Few things can guarantee a premium price for new housing like transit access. Demand so far outstrips supply in the United States, that the relative handful of walkable, transit-rich neighborhoods often become the most expensive places to live in their respective cities. A study by the National Association of Realtors and the American Public Transit Association found as much, with homes in transit-rich regions commanding double-digit premiums.
A new analysis tracking the relationship between transit access and apartment rent seeks to put some numbers behind the dramatic shifts in urban mobility. The new study by RCLCO, a real estate consultancy, and TransitScreen, a company that provides real-time arrival and departure info, analyzed 40,000 apartment developments nationwide, which contained roughly 9 million units, to determine how access impacts costs in different cities and neighborhoods.
The results underline the value we place on transportation access and the ways new mobility options are changing that calculus.
The study crunched data to compare apartment rents with MobilityScores, rankings on a 100-point scale created by TransitScreen and based on the availability of services, and the frequency of access. For instance, being near a streetcar line that came every 10 minutes earned more points than a bus that only stopped during peak hours, and a stop on the immediate corner outside a building earned more points than one that’s 10 blocks away. Adding a new bikeshare dock to an area without transit also added more points than a neighborhood already flush with mobility options.
Scoring was also mode agnostic, meaning ridehailing services like Uber and Lyft, or bikehare, earned as many points as a bus line. That may seem unfair, or skewed, since increasing Uber and Lyft pickups can easily be boosted based on user demand on the app, and dockless bike (and scooter) operators can just dump tons of vehicles within a popular service area. This reality just underlines the challenges that traditional transit faces as riders get accustomed to the ease and flexibility of new transit tech companies.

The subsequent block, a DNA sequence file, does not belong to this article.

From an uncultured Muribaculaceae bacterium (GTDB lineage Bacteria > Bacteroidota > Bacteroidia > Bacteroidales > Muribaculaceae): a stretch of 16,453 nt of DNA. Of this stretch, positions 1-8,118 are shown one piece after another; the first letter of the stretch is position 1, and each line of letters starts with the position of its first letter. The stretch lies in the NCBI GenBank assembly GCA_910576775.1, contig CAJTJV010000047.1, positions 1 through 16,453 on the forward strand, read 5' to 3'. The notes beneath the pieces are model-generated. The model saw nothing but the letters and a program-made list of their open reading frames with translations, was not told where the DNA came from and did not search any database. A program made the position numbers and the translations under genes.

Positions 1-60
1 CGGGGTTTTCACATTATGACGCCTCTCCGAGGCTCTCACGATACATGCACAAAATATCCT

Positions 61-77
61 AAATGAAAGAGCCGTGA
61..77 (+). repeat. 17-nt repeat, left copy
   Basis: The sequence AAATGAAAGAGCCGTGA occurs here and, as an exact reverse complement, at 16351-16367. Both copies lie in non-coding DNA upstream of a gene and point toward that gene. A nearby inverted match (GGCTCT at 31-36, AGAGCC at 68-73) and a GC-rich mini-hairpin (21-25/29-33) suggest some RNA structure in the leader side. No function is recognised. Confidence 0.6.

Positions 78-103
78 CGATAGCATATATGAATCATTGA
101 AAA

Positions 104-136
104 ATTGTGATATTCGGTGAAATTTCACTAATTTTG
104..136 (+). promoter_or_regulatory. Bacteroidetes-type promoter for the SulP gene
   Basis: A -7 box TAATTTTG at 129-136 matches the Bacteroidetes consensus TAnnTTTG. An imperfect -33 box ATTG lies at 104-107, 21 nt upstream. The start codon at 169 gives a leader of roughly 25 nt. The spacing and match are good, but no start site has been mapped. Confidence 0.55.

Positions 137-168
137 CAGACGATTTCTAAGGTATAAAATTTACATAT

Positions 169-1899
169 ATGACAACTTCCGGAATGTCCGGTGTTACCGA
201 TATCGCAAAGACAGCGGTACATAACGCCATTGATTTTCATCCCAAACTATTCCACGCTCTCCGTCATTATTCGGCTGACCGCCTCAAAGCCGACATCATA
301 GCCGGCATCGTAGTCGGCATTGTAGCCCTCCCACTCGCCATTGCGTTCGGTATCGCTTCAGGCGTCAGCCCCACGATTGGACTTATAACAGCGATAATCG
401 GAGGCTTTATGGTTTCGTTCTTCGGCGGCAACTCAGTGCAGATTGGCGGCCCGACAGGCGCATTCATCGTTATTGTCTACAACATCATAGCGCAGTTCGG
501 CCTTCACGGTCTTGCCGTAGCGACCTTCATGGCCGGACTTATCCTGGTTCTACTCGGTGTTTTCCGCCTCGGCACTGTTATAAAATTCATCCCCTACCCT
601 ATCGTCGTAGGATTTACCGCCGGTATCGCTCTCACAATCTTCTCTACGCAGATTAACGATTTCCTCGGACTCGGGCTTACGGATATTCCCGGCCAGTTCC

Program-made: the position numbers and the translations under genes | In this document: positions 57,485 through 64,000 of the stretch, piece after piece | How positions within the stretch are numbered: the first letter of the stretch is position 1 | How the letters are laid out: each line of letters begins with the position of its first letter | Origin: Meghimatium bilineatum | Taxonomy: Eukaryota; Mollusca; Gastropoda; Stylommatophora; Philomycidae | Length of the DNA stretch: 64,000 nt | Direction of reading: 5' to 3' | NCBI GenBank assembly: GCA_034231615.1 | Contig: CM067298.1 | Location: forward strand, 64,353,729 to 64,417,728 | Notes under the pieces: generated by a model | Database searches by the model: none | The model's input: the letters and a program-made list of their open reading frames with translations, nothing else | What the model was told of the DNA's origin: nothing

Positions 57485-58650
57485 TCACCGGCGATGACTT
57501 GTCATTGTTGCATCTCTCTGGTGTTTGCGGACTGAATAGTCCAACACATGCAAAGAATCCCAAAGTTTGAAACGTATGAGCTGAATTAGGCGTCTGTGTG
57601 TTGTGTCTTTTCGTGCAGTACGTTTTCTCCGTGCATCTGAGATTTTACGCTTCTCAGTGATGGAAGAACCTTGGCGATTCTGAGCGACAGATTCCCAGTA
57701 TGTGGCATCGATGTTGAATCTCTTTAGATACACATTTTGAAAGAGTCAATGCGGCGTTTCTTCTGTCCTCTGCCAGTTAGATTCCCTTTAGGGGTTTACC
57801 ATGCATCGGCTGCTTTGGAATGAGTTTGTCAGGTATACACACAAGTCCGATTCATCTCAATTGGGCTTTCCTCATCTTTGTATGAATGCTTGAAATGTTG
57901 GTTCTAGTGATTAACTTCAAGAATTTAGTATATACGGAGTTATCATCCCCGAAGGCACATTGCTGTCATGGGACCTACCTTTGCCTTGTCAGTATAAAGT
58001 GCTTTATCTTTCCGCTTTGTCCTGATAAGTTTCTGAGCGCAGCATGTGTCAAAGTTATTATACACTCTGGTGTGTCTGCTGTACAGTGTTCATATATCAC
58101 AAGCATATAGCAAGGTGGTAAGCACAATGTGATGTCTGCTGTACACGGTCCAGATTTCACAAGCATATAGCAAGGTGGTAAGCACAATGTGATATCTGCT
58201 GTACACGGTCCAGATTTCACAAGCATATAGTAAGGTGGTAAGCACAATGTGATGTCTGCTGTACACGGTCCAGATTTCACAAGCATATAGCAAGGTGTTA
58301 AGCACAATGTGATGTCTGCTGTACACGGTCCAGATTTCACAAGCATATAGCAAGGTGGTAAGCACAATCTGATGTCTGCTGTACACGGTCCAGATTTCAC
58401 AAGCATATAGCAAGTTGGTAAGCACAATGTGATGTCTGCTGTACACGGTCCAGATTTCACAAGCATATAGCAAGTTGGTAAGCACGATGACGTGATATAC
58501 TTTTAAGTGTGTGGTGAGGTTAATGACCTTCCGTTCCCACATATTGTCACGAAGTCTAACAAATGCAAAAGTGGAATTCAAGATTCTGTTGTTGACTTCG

As one would expect, areas with great transit access demand a significant premium, given they’re usually centrally located near jobs and downtown commercial districts. The analysis found that in communities built since 2010, those with an Excellent Mobility ratings (80-plus points) charged 59 percent higher rent than average, while those with a Good Mobility ranking (60-90 points) cost 22 percent more than the market average. Overall, a 10 percent rise in an area’s MobilityScore resulted in a 12-cent increase in rent per square foot.
That all may come as no surprise. But what makes the study different is how it took a more contemporary look at what mobility means. The analysis broke out the impact of different forms of transportation—transit, carshare, bikeshare, and ridehailing—and quantified how access to each impacted rent.
Improvements in access to bikesharing and ridehailing made a more significant difference nationally than access to traditional transit or carshare services. The breakdown found that a 10 percent increase in access ridehailing or bikesharing increased rents by 10 and 9 cents per square foot, respectively. A similar boost in access to carshare only added 8 cents per square foot, while traditional transit lagged behind with an increase of 3 cents per square foot.
Could this be explained by the fact that newer, higher-end apartment developments may attract a demographic of riders more likely to use Uber or Lyft? That could certainly skew some of the data. But if this is the case, it also suggests that more nimble ridehailing companies, by quickly reacting to changing housing patterns, can grab market share before transit lines can adapt, and that there’s real value for apartment developers to promote new mobility options by adding amenities such as a ridehailing waiting room, on-premise bikeshare docks, or dedicated carshare spots.
The report also found that while transit access is a sought-after amenity, the market is far from meeting demand. Only 5.6 percent of the apartment communities studied earned an Excellent score, with an additional 8.2 percent receiving a Good score. While its encouraging that newer apartments tended to have higher scores, clearly there’s room for more transit-oriented development.